What created murderous Nazi dictator Adolf Hitler?

by James Robins / 14 January, 2018
RelatedArticlesModule - Adolf Hitler Paul Ham

Adolf Hitler, who was jailed as a result of the failed “Beer Hall Putsch” of 1923, after his release from Landsberg Prison the following year. Photo/Getty Images

A portrait of the Nazi despot as a young man is well written but flawed. 

“What mysterious alignment of nature, nurture, accident and opportunity created one of the most murderous dictators of the 20th century?”

Countless scholars have devoted themselves to this question in an attempt to account for Adolf Hitler’s rise to power and the devastation he would unleash on Europe and its Jews. Australian historian Paul Ham is but the latest.

Young Hitler: The Making of the Führer is a well-written but flawed primer that unearths the mangled roots of Hitler’s early life, from his birth in 1889 until his imprisonment in 1924, when he began to erect the corrosive architecture of Nazism in Mein Kampf.

Ham seems to portray Hitler as almost fully formed on arrival: a brute, a lout and a bigot, lacking only a total animating ideology.

“By the age of 12,” Ham writes, “Hitler had grown into an emotionally indulged, self-absorbed boy with a marked contempt for authority and the temper of a bully.” Stints as a mediocre artist and a tramp in Hapsburg Vienna follow, which seem to have instructed him in hatred of the indulgent bourgeoisie and organised labour.

Hitler as a baby in 1890. Photo/Getty Images

Ham offers nothing new to the deep and dense historiography. Instead, he tries to show up his superiors and predecessors by insisting that the true source of Hitler’s force can be found in the trenches of World War I.

Aged 25, Hitler joined an ill-trained Bavarian division that was led like stock to the Western Front’s slaughterhouse. Disappointingly, he survived those four years and won two Iron Crosses (one recommended by a Jew, no less). But even in hospital in 1918, blinded and writhing from the after-effects of mustard gas, and contrary to Ham’s claims, this ragged figure still does not resemble the future Führer.

Ham therefore has to argue against his own central point. It wasn’t the war itself that spurred Hitler’s poisonous philosophy, but its aftermath: a volatile period marked by the imposition of the Treaty of Versailles, several coups and aborted revolutions from the left and the emergence of a popular conspiracy that Germany had been “stabbed in the back” (Dolchstoss) by the Jews. Amid this fragile field of politics, and spurred on by vicious proto-fascist “intellectuals”, Hitler used his terrifying oratory power to give voice to a latent sense of humiliation and indignity.

Then again, we can forgive Ham his wider faults, because every writer who approaches Hitler must contend with the baleful veneer of mystery that still clings to the raving thug. For all the weighty tomes, psychological dissections and meticulous interrogations from such scholarly titans as Ian Kershaw, Volker Ullrich, Timothy Snyder and Ron Rosenbaum, nobody yet has fully explained the near-mystical version of radical evil embodied in that failed Austrian sketcher.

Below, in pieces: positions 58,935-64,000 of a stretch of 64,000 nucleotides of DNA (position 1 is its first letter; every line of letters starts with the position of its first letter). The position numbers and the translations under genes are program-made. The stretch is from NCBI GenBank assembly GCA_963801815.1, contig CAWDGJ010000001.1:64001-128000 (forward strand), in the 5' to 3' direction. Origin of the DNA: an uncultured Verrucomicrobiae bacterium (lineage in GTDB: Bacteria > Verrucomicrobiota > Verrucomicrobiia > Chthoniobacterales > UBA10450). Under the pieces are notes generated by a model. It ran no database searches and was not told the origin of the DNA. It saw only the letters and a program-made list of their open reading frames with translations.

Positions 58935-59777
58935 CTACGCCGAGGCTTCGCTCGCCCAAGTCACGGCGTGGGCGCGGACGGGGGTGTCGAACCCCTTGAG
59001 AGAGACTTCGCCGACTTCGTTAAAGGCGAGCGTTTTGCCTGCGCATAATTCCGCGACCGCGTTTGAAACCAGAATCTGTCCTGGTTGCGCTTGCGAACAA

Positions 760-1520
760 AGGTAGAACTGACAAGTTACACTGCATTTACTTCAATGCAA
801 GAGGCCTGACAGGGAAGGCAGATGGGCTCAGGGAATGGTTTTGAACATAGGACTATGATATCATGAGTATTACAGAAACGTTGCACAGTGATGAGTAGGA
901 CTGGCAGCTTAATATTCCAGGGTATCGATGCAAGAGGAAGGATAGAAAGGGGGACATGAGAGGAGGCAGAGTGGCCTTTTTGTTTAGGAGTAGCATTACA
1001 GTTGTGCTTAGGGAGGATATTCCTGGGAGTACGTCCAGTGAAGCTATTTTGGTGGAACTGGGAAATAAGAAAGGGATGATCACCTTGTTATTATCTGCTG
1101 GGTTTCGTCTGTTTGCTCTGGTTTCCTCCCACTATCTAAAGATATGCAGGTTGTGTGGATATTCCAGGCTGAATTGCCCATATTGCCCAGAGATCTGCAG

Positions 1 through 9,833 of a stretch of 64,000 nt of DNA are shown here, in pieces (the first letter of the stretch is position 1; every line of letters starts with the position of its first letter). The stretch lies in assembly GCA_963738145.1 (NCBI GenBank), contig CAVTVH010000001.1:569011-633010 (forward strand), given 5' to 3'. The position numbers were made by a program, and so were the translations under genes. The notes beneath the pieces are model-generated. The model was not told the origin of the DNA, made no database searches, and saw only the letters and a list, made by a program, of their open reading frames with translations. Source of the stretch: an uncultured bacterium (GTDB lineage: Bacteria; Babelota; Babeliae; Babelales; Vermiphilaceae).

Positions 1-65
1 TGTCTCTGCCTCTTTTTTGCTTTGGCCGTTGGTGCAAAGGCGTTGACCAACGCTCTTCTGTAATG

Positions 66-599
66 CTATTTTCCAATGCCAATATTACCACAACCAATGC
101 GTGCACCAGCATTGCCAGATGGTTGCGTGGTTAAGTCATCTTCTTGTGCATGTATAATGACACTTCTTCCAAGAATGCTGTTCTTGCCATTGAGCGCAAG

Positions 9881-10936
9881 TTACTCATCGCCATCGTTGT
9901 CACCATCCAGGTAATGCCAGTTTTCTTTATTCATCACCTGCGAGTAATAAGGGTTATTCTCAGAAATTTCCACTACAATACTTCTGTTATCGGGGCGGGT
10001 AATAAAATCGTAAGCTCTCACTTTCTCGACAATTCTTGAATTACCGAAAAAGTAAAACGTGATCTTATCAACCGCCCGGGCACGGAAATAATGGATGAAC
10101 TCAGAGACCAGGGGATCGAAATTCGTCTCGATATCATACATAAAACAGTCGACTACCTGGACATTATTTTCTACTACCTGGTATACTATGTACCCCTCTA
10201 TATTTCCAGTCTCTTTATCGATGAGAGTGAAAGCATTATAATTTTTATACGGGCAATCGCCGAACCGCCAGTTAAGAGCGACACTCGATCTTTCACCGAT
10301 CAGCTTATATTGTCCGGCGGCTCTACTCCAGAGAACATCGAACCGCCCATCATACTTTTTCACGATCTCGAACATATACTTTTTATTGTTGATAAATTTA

As Alan Bullock, author of the penetrating and seminal Hitler: A Study in Tyranny, once said: “The more I learn about Adolf Hitler, the harder I find it to explain.”

YOUNG HITLER: THE MAKING OF THE FÜHRER, by Paul Ham (William Heinemann, $45)

This article was first published in the December 16, 2017 issue of the New Zealand Listener.

Latest

Germany considered changing the autobahn speed limit and people weren't happy
102497 2019-02-21 00:00:00Z World

Germany considered changing the autobahn speed lim…

by Cathrin Schaer

A Government-initiated working group suggested putting a speed limit of 130km/h on motorways to lower emissions and make roads safer. Big mistake.

Read more
Stan & Ollie pays tribute to Laurel and Hardy's brilliant buffoonery
102440 2019-02-21 00:00:00Z Movies

Stan & Ollie pays tribute to Laurel and Hardy's br…

by James Robins

John C Reilly and Steve Coogan are lifelong devotees to comic duo Laurel and Hardy – and it shows.

Read more
Colin Hogg: Why my mates matter (and keep on ending up in my books)
102594 2019-02-21 00:00:00Z Books

Colin Hogg: Why my mates matter (and keep on endin…

by Colin Hogg

With his second book about Sam Hunt proving a hit, Colin Hogg ponders why so much of his writing career has been inspired by his mates.

Read more
Vote for your favourite dish in the 2019 Peugeot People’s Choice Award
102345 2019-02-21 00:00:00Z Top 50 Restaurants

Vote for your favourite dish in the 2019 Peugeot P…

by Metro

Vote for your favourite dish in the 2019 Peugeot People’s Choice Award and be in to win dinner for two.

Read more
Death of the gods: The woeful response to kauri dieback disease
102578 2019-02-21 00:00:00Z Planet

Death of the gods: The woeful response to kauri di…

by Bob Harvey

The closer you get to a kauri, the more you realise you are looking at one of the wonders of the planet.

Read more
National’s failure to grasp climate change a major challenge for NZ
102598 2019-02-21 00:00:00Z Planet

National’s failure to grasp climate change a major…

by Steve Abel

National's Bluegreen wing are set to hold their annual conference this weekend. Greenpeace’s Steve Abel will be there to challenge the party.

Read more
The native Mandarin speaker who's translating te reo on television
102606 2019-02-20 22:10:47Z Education

The native Mandarin speaker who's translating te r…

by Vomle Springford

Lidu Gong first started learning te reo in bed.

Read more
Win a double pass to Everybody Knows
102573 2019-02-20 13:19:44Z Win

Win a double pass to Everybody Knows

by The Listener

Starring Penélope Cruz and Javier Bardem, Everybody Knows is a gripping new thriller about the fissures and fault lines that can tear a family apart.

Read more